How to handle: Another option—or two!

Haemanthus albiflos is easy in a container. As when growing this species in-ground, depth of soil (and, hence, the deepness of the container) isn't necessary. Instead, focus on providing width to the colony, which will permit more and more offsets and, so, more stalks of flowers at once.


Plant in a pot that's shallow but wide, such as one for growing florist's azaleas. (Indeed, the pots themselves are known as azalea pots.) In your eagerness to grow a large colony, remember that Haemanthus neither needs nor appreciates spacious surroundings or root disturbance. (This is a case of "Do as I say, not as I've done:" My colony is stuck in a one-gallon plastic nursery pot. This year, I'll do better by it, graduating it to a terra cotta azalea pot.) Plant several young plants in a given size of azalea pot, not just one in the center, and let them fill in over the years, with the offsets eventually growing cheek-by-jowl across the entire surface. Or start with a single plant in a smaller container, potting up every other year as it develops into a colony.


Water as needed Spring through Fall, fertilizing monthly. Reduce watering during the shorter days of Winter, when the colony will usually be resting. Although Haemanthus tolerates some frost, it will damage the leaves, so it's better to keep the colony frost-free. Because the plant is dormant (but still evergreen) in Winter, it's an easy keeper at a time when available space can be crowded: The pot can be surrounded by taller plants that are hungry for all available light, or set atop the soil of larger plants, in their shade, to save more space.

Quirks and special cases

Each bulb usually maintains just four leaves at a time: The pair that is growing in the current year, and the pair that grew the year before. Older leaves will usually turn brown, and can be pulled free of (or cut away from) the colony at any time.


When growing Haemanthus albiflos in-ground, slugs can be a problem. Pick them off by hand, and mulch around the colony with sand or gravel that is sharp-edged and pointy, not smooth or rounded.   


To my knowledge, there are no named forms of Haemanthus albiflos. There are a couple of dozen species in the Haemanthus genus itself, including those that have recently been separated into the new Scadoxus genus. (Haemanthus albiflos is, apparently, in the early phase of "nomial transition," and is listed only rarely as Scadoxus albiflos.


As is often the case with plants native to South Africa—an unusually benign and diverse habitat, welcoming wide evolutionary radiation—the species of Haemanthus and Scadoxus are also diverse, indeed. They assort into two groups, one preferring climates with Winter rain and Summer drought, and the other, the reverse. (South Africa being South Africa, of course there are both types of climates.) Summer-drought species tend to be deciduous in Summer, with their bulbs completely underground. Winter-drought species are more likely to be evergreen, with their bulbs partially exposed. Although evergreen, Haemanthus albiflos is unusually flexible, and is found in habitats of both climates.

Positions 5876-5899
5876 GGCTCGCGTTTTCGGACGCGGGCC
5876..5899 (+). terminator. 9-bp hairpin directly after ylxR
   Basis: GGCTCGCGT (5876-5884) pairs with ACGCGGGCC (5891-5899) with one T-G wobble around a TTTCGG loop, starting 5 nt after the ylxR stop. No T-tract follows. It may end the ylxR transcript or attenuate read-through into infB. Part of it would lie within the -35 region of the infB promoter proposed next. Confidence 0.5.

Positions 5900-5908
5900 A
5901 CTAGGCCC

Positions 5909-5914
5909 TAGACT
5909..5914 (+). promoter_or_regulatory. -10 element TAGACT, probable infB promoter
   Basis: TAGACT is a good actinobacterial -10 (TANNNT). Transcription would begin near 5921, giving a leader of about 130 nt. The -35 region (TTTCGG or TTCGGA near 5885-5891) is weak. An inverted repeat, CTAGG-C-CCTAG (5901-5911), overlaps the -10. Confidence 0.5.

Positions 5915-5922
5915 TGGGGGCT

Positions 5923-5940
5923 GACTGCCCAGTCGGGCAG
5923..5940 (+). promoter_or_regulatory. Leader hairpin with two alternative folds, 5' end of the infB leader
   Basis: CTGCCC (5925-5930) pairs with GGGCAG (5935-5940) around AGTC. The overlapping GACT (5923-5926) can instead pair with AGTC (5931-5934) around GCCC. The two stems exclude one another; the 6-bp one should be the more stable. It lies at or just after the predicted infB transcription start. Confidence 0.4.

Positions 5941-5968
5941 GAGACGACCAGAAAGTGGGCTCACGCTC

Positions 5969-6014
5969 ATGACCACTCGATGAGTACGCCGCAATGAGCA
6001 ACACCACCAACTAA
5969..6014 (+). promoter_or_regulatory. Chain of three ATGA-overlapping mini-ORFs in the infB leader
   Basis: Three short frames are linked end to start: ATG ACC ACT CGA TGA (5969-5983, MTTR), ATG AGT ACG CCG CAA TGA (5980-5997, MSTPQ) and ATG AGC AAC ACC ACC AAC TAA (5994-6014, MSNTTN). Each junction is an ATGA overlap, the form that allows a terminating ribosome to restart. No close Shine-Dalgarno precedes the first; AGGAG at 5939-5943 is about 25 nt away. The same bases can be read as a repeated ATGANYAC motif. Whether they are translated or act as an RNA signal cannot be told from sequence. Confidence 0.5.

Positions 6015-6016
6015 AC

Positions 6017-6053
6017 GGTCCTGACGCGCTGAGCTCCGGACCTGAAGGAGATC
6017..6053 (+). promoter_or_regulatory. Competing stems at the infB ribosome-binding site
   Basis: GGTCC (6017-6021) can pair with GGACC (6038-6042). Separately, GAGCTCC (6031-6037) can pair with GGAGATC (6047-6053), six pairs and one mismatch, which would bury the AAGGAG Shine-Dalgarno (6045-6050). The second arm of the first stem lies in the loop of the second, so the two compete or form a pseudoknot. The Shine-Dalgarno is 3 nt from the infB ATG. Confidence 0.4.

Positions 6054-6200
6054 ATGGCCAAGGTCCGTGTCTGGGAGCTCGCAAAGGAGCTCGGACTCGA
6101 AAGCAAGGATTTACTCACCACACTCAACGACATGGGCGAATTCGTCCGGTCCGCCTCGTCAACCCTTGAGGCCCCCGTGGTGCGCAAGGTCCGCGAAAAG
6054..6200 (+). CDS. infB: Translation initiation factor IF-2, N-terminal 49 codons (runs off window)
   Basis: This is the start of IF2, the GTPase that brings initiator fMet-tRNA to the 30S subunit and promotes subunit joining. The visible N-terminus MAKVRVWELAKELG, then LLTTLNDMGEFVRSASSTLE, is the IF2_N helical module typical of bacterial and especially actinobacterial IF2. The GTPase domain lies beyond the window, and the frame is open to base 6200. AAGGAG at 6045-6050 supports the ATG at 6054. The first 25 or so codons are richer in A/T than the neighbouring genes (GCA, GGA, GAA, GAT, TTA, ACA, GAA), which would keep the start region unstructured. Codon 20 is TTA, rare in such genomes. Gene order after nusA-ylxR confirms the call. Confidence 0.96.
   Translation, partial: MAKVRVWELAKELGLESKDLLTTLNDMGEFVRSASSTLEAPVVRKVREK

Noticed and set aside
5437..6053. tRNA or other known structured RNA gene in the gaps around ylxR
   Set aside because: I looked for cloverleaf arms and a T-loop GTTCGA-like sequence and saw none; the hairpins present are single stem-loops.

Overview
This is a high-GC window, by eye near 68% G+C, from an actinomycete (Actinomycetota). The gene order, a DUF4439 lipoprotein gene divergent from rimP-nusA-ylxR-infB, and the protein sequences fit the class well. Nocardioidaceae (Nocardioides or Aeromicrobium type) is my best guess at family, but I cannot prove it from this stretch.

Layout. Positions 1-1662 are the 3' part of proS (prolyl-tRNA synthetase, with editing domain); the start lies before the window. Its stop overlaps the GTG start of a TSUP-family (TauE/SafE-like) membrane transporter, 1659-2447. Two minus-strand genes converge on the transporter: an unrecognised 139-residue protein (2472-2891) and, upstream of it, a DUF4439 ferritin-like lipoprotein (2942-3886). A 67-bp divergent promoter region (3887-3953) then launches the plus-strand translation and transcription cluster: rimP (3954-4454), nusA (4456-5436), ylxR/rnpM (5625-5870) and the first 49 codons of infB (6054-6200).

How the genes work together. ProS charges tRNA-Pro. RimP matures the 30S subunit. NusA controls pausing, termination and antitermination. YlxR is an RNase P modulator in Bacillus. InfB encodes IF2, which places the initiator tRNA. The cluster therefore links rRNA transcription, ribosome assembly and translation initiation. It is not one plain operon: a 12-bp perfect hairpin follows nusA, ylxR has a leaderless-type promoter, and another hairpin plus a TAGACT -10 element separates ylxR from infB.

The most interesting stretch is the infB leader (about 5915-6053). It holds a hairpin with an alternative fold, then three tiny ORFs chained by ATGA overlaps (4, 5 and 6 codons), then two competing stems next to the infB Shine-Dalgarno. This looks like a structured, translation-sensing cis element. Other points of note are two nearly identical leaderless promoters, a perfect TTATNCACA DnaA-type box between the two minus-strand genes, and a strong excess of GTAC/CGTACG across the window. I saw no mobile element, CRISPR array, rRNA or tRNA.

Different species favor specific topography and soil, as well, from coastal dunes to mountain tops, rocky cliffs to vernal gravel banks. Here, too, Haemanthus albiflos is uniquely intrepid in the genus, thriving in deep shade on forest floors, in colonies in full sun on rocky cliffs, and in coastal spots exposed to salt spray.


Flower colors of Haemanthus range from fiery orange-red to pink to white. Despite the number of species—many of which have great variety in leaf size, shape, and coloring, as well as in shades of their flowers—there are no Haemanthus currently known that have flowers that are yellow, let alone blue. Forms that are deciduous tend to flower before new leaves emerge at the beginning of their rainy growing season; evergreen forms tend to flower towards the end of their growing season. Flowers and leaves of of H. canaliculatus might not appear for many years, but then, only days after surrounding growth has been cleared (either by being cut away or by brush fires), the flower stalks will have shot up, with flowers opening fully shortly thereafter. The entire interval—from first emergence of the stalk to full maturity of the flowers—could take as little as a week.


On-line. Possibly also at "destination" retailers where hardy: Coastal California from the Bay south and, in eastern North America, in the frost-free swath bordering the Gulf Coast and in southern Florida.


By division and by seed.  

Native habitat

Haemanthus albiflos is native to southern Africa.

FacebookTwitterRSS Feed

Stay in touch!


Sign up for twice-monthly eNews, plus notification of new posts:


* indicates required